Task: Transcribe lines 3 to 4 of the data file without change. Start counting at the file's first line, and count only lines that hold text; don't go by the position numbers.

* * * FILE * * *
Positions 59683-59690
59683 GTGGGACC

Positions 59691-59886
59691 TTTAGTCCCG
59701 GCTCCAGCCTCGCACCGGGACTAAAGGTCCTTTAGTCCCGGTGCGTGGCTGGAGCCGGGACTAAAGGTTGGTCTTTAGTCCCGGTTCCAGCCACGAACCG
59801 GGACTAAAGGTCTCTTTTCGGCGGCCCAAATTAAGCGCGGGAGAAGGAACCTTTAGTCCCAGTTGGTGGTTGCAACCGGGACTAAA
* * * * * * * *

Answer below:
Positions 59691-59886
59691 TTTAGTCCCG